When he was pursuing real estate deals, he may have had people advising him on what to say that would please Russians in general and Vladimir Putin in particular. I am quite certain that Putin greatly enjoyed Trump’s Birther exploits, for example. But now that he is president, how is Trump getting the information he needs to make sure he aligns himself with Russia’s interests? Are his sporadic one-on-one meetings with Putin sufficient for this purpose?

I believe there is another source. There is some other way that Trump receives what essentially amount to orders.

I am convinced that there is kompromat on the president, and I think it’s possible or even probable that’s he’s not even certain what exactly the Russians have on him. The fact that he makes no effort to conceal this fact isn’t exculpatory and it doesn’t suggest that he isn’t an agent. The nature of what he’s trying to do cannot be concealed.

How do you bring Russia back into the Group of Eight without advocating for it? How do you cancel joint exercises with the South Koreans without announcing it? How do you rhetorically undermine the government of Theresa May or Angela Merkel if you don’t speak in a public way?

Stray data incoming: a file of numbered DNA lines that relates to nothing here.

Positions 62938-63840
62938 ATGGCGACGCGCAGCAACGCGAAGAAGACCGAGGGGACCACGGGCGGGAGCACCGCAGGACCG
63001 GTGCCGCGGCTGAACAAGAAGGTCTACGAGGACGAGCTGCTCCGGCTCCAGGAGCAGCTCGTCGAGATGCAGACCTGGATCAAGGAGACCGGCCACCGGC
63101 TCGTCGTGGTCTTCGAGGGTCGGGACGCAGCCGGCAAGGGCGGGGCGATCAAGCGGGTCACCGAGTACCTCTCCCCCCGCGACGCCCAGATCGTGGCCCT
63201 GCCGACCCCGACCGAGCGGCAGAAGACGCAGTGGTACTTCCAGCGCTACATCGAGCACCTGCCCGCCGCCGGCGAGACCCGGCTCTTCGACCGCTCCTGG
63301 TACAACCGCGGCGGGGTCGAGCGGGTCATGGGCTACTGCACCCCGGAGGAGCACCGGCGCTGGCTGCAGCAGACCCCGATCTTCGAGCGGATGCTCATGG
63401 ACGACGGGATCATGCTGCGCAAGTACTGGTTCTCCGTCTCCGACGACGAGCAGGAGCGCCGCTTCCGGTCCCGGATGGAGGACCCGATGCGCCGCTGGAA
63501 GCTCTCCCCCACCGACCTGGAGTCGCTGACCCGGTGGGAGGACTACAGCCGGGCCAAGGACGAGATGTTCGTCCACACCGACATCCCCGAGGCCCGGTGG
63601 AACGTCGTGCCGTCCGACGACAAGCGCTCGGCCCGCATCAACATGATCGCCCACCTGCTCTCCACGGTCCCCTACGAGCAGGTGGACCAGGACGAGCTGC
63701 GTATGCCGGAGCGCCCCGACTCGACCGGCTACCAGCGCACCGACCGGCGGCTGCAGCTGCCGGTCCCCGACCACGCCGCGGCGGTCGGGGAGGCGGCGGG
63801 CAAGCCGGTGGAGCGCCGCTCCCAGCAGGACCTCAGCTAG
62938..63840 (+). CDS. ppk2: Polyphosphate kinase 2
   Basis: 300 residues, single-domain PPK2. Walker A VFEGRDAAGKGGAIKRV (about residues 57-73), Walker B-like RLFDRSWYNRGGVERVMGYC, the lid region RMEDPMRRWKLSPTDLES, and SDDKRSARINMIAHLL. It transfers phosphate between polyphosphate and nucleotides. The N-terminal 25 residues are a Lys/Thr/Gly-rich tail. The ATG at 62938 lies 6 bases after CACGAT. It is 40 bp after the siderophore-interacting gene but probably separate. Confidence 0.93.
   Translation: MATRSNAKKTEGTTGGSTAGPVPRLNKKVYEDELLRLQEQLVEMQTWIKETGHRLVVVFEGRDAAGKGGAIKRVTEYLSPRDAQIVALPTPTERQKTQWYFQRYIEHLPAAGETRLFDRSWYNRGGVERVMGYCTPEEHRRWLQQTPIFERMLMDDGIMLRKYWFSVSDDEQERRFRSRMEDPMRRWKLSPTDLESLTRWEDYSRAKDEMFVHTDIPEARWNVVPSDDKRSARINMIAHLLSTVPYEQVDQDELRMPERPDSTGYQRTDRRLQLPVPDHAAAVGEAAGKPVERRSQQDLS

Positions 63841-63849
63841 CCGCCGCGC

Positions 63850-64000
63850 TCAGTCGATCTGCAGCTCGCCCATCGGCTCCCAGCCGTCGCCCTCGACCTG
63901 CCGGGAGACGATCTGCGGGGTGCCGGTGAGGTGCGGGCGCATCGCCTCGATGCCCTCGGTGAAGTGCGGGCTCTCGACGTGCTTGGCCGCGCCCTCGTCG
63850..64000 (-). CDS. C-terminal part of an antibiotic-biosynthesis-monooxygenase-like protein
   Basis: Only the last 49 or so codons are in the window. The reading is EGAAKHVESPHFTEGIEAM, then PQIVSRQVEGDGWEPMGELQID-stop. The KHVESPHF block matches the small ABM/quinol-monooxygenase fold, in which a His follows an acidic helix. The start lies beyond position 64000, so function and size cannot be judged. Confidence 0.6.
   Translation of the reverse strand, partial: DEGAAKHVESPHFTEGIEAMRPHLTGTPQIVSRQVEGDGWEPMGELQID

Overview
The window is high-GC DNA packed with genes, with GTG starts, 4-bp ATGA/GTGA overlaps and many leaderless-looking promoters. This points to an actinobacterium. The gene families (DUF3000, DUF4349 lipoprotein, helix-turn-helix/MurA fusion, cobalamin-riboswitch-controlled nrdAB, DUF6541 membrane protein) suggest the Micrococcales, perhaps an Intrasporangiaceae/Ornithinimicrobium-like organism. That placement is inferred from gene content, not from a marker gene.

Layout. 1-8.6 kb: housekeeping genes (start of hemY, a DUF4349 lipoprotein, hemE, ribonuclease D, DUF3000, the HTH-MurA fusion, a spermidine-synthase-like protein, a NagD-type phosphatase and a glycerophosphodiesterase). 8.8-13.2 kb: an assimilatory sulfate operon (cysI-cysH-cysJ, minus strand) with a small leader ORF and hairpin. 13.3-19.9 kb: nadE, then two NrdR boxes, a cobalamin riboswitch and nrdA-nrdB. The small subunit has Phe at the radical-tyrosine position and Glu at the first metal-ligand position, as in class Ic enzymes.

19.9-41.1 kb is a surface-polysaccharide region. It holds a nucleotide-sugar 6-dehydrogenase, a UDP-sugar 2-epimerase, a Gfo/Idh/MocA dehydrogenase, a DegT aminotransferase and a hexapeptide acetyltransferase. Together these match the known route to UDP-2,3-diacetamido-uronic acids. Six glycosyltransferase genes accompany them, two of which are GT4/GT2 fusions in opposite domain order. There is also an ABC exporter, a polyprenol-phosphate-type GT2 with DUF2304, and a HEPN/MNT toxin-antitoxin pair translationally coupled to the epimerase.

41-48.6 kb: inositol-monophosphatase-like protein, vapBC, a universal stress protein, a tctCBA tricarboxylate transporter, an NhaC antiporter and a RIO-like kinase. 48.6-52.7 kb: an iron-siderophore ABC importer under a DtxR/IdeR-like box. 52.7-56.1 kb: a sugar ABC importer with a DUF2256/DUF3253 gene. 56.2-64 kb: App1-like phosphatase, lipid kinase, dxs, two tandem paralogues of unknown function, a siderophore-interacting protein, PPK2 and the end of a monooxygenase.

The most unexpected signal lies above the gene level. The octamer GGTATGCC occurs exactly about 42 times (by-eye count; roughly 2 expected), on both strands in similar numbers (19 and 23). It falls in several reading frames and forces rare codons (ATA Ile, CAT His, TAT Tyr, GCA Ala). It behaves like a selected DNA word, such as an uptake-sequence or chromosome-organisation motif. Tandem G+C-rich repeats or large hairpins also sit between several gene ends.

Trump is not a slick character. That he’s too obvious is beyond dispute, but that’s not a defense. That is just a personal limitation that makes him less effective as an agent. From the Russians’ point of view, he’s plenty effective and his failings mainly serve to cause chaos and confusion. Even when Trump fumbles and bumbles, it serves their interests just fine.

Finally, we can get bogged down in definitions and semantics that don’t actually make a bit of difference in the real world. If we can’t tell the difference between how Trump is acting and how an agent would act in terms of the actual results, then it doesn’t really matter how formal the arrangement is or how best to describe it.

He’s quite obviously doing Russia’s bidding and he’s doing it with a level of sophistication that he is not capable of conceiving or executing on his own. That’s the important thing.

Martin Longman

Martin Longman is the web editor for the Washington Monthly. See all his writing at